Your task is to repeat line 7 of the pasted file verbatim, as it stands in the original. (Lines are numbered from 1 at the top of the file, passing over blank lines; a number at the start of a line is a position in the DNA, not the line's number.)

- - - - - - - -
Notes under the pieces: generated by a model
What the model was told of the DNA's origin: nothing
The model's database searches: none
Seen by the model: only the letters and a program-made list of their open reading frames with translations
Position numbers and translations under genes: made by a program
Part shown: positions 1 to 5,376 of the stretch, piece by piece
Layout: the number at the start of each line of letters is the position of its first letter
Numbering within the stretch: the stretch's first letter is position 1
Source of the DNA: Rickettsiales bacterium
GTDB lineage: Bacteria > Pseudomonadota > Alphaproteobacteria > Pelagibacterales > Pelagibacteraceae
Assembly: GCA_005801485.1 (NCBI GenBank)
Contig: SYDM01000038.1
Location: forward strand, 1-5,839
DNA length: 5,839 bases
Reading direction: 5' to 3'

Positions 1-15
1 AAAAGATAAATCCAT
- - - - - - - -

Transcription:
Layout: the number at the start of each line of letters is the position of its first letter